The state in a criminal case in Tennessee as represented by an assistant district attorney general did not want to be referred to as “the government.” Why? Because the prosecutor thought repeating the use of the term “the government” in pursuing the case against a burglary suspect would prejudice the case with the jury because the word was used in a “derogatory” way intended to “inflame” the jury and make the jury “dislike” the state’s attorney.
Has government’s reputation fallen so low that even a representative of the government doesn’t want to use the term in a courtroom? Well, yes, I guess so when you look at the polls measuring voters’ attitudes toward Congress or the reaction to the recent scandal involving the IRS.
After making First Amendment and other arguments to oppose the state’s motion, defense attorney Drew Justice – yes, that’s his real surname – responded that if the state wants to change nomenclature for judicial proceedings and the court agrees then he had a few other proposals in mind.
He suggested “the defendant” has a negative connotation and suggested the person on trial should be referred to as “the Citizen Accused” or “That Innocent Man.”
As for himself, Mr. Justice thought to be referred to as “lawyer” or “defense attorney” might have a negative ring. He suggested since his client was presumed innocent, the title “Defender of the Innocent” would be appropriate. Another suggestion: “Guardian of the Realm.”
Since in her formal motion the deputy district attorney general said one of the proper names she could be referred to in court was “General” because of her title, the defense lawyer said it would be okay to refer to him as “Captain” since he is representing an individual and not the entire state as the “General” does.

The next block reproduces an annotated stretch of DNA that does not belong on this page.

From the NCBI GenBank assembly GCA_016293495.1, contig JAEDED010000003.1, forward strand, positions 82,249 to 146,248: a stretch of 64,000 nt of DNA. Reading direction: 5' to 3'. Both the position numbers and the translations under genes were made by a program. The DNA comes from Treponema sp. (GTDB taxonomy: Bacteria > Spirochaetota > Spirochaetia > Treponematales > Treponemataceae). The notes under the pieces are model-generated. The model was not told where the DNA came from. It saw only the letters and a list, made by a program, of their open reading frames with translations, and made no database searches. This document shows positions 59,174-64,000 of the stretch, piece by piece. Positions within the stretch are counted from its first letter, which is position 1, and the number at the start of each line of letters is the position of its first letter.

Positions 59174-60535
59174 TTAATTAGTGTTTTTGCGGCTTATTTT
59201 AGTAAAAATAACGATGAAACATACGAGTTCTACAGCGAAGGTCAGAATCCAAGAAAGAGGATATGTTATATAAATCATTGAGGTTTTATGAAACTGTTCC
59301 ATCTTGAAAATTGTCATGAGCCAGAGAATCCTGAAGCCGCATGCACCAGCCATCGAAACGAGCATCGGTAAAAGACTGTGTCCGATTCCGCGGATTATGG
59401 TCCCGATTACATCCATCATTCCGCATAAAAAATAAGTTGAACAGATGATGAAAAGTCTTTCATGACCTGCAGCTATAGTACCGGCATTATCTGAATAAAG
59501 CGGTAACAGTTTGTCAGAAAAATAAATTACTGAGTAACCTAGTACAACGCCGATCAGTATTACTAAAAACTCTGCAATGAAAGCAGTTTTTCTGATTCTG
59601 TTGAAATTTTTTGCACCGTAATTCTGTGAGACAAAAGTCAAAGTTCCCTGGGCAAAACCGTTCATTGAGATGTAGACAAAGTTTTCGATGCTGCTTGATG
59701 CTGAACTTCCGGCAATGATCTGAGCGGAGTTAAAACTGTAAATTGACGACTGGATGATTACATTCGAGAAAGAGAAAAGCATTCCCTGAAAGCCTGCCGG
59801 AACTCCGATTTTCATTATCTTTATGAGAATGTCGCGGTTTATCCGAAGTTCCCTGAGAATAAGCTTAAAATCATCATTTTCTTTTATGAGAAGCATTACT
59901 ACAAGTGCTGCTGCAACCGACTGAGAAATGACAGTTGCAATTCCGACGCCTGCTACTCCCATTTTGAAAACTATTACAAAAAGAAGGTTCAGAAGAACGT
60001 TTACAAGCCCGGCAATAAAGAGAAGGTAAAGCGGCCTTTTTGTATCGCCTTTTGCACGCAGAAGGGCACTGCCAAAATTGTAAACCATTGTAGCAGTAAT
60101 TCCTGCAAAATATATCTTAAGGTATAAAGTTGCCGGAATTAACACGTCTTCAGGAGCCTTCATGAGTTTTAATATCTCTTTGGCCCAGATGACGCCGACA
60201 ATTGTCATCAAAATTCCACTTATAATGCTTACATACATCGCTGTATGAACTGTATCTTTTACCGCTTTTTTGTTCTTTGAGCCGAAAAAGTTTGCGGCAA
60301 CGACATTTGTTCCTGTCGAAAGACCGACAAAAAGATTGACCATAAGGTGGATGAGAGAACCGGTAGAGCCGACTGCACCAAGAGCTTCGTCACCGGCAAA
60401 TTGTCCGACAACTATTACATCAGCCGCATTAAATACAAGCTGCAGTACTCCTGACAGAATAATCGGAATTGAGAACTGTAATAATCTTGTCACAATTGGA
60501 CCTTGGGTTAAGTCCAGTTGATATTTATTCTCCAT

Along the same lines he thought the word “defense” was not “likeable” and suggested it be replaced with “Resistance.”
The lawyer concluded his motion: “WHEREFORE, Captain Justice, Guardian of the Realm and Leader of the Resistance, primarily asks that the Court deny the State’s motion, as lacking legal basis. Alternatively, the Citizen Accused moves for an order in limine modifying the speech code as aforementioned, and requiring any other euphemisms and feel-good terms as the Court finds appropriate.”
The judge decided that the “Defense Lawyer” could address the prosecutor as “the government.”
Words are important as the master of language, Mark Twain told us: “The difference between the almost right word and the right word is really a large matter—’tis the difference between the lightning-bug and the lightning.”
You would think that someone who works for the government would be proud of that association. Or is there something to be ashamed of? In a country that was founded in revolt against government, the state will always have work to do to gain and keep citizens’ respect.
Skepticism on behalf of the populous is a necessary check on growing or misuse of government power.
Hooray to Captain Justice for sticking up for “the government” as a term against the government that wields the power.